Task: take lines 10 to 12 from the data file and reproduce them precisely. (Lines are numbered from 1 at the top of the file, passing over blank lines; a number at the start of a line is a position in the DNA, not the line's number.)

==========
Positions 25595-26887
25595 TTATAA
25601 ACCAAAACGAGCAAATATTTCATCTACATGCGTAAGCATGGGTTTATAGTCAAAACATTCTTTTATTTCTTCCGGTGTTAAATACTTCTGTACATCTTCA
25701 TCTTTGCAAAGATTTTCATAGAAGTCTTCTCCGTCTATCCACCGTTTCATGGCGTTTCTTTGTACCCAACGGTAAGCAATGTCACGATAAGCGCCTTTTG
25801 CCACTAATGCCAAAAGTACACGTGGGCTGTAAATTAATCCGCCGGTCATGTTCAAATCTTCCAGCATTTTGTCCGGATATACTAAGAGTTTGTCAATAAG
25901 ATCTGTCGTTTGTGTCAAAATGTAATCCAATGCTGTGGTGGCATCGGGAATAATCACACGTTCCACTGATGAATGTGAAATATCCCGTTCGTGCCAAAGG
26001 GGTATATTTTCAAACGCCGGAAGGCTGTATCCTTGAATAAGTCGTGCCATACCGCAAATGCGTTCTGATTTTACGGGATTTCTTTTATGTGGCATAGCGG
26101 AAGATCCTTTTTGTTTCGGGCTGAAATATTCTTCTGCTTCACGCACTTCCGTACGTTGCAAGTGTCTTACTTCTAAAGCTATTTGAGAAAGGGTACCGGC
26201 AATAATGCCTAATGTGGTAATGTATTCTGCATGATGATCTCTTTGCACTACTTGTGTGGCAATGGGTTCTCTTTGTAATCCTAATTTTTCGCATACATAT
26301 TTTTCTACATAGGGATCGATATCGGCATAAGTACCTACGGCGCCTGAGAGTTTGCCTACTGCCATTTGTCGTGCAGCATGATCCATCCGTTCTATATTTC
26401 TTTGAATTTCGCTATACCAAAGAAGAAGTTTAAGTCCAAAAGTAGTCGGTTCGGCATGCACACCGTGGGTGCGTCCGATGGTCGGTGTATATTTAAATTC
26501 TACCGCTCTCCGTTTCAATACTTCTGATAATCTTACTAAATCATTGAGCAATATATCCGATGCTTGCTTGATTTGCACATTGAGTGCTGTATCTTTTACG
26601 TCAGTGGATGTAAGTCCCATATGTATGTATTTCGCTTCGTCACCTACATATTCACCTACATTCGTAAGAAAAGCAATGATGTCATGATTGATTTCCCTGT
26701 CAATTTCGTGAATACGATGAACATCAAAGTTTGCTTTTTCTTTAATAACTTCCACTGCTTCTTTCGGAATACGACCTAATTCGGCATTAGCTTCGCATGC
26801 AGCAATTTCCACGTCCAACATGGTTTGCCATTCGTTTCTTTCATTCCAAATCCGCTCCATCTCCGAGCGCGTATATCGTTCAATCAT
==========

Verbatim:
26301 TTTTCTACATAGGGATCGATATCGGCATAAGTACCTACGGCGCCTGAGAGTTTGCCTACTGCCATTTGTCGTGCAGCATGATCCATCCGTTCTATATTTC
26401 TTTGAATTTCGCTATACCAAAGAAGAAGTTTAAGTCCAAAAGTAGTCGGTTCGGCATGCACACCGTGGGTGCGTCCGATGGTCGGTGTATATTTAAATTC
26501 TACCGCTCTCCGTTTCAATACTTCTGATAATCTTACTAAATCATTGAGCAATATATCCGATGCTTGCTTGATTTGCACATTGAGTGCTGTATCTTTTACG